Singh and Meshram pointed to the increased online consumption of clothing and accessories among younger generations (150). Approximately 40% of online consumers fall within the 25-30 age group, with 73% of the study’s respondents indicating that they shopped for clothing and accessories online (Singh and Meshram 151). While the findings do not suggest that customers never shop in physical stores, the trend points to the shift in the prevalence of online shopping, especially in the younger customer group.

Since footwear stores are widely available in shopping malls, it is essential to mention the impact of online shopping on malls. According to Yan, the reduction in shopping mall visits cannot be explicitly attributed to the growth of online shopping (40). For online retailers, the total sales have been increasing, with the major companies such as Amazon realizing the revenue of over US $140 billion each year (Yan 40).

However, it is not only online retail that contributes to the closing of stores in shopping malls but also other factors like the bankruptcies of major retailers such as J.C. Penney contributed to the decreased success of physical shopping malls.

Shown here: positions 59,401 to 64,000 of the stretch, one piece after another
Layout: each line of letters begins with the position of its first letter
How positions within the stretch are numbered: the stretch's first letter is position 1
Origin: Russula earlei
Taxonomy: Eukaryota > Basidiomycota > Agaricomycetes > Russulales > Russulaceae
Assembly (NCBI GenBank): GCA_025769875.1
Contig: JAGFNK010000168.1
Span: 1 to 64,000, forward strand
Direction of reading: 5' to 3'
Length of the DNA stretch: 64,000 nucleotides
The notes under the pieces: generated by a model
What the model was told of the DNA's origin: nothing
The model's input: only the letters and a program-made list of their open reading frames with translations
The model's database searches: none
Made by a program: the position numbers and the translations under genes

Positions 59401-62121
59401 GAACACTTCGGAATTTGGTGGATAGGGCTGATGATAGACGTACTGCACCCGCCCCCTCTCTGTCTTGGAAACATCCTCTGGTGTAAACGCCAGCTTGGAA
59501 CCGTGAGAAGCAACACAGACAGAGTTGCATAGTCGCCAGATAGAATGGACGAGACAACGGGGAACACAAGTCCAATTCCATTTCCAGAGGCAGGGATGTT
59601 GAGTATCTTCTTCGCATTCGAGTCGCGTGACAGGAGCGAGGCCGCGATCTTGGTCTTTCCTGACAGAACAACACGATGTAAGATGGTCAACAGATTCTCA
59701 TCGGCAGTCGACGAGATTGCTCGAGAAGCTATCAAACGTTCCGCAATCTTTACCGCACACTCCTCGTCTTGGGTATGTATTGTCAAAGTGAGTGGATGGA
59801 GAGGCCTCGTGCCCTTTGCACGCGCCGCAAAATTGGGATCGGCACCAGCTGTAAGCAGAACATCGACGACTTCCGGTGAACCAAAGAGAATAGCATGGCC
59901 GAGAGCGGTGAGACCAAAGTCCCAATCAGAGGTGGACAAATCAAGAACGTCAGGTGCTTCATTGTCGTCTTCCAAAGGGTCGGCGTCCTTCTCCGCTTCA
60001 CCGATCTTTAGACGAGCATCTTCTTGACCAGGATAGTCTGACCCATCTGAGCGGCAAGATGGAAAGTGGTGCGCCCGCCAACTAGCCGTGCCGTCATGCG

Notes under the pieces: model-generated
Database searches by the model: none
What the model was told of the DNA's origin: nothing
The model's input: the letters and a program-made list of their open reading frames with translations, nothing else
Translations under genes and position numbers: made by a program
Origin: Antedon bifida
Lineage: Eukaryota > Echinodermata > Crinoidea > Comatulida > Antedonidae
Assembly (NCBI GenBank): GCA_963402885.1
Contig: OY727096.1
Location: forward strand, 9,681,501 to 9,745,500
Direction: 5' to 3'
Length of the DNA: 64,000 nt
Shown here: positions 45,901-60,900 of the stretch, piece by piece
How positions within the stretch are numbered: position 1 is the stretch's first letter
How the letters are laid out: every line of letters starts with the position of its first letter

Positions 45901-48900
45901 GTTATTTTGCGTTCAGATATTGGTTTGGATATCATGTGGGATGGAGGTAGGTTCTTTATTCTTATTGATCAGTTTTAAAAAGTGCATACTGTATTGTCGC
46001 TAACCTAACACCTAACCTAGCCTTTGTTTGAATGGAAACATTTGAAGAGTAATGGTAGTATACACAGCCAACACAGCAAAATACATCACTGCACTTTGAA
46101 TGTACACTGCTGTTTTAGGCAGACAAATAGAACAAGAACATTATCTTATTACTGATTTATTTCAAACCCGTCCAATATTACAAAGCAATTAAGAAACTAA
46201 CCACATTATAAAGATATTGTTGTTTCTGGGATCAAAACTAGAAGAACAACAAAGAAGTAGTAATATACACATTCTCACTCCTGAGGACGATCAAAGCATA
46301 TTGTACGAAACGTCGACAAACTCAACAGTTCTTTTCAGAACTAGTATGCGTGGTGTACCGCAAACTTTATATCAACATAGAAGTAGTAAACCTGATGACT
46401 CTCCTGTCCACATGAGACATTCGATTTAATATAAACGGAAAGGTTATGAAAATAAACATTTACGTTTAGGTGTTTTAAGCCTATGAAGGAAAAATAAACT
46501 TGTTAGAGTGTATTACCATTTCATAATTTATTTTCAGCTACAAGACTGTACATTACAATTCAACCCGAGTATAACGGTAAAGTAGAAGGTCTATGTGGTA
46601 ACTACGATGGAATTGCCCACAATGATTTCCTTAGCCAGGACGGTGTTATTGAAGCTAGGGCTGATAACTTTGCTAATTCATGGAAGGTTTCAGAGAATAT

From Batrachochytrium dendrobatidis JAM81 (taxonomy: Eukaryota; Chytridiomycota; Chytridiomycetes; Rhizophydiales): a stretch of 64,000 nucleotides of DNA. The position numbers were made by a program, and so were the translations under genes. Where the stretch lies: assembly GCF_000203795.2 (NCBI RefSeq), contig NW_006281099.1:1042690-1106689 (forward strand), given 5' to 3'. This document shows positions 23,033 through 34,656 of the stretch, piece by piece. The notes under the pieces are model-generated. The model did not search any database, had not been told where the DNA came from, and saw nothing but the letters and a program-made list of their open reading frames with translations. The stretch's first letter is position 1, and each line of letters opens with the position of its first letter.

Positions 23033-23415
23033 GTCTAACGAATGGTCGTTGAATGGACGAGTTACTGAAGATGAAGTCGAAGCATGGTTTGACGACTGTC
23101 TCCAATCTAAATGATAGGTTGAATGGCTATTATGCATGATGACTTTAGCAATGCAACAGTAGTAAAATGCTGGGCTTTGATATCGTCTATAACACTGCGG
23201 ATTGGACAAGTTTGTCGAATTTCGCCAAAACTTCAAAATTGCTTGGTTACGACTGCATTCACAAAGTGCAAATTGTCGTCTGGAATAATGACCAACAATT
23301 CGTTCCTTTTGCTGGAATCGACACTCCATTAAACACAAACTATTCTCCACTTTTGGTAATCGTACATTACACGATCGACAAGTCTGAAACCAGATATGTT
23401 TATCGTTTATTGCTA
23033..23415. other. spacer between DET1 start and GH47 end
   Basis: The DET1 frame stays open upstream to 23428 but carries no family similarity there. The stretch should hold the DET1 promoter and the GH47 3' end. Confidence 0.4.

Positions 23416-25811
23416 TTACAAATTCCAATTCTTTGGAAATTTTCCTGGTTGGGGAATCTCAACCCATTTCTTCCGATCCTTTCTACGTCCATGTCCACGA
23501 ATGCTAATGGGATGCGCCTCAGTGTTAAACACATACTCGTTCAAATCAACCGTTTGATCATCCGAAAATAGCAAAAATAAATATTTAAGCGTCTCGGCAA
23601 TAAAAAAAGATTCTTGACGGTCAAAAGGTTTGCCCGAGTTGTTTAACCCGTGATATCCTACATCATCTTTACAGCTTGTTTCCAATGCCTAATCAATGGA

Since online retail is highly concentrated with increased competition, companies that offer products to customers online tend to compete based on price differentiation. As a result of that, online shops have lower prices to attract clients (Dahiya 1499).

Offline shops suffer from such competition because they have to lower prices as well and cannot receive profit, not maintain large stock. Online shops, on the other hand, have the capacity to offer a more excellent selection of items since there are no costs associated with paying rent to malls. To stay competitive, physical stores should use the popularity of online shopping to their advantage. As suggested by Moes and Vliet, shops that are greatly present online and show off their physical stores to customers tend to experience higher purchasing intentions and the greater likelihood of being visited by potential clients (1). Both novelty and enjoyment have found to explain such a positive effect of online on the brick-and-mortar.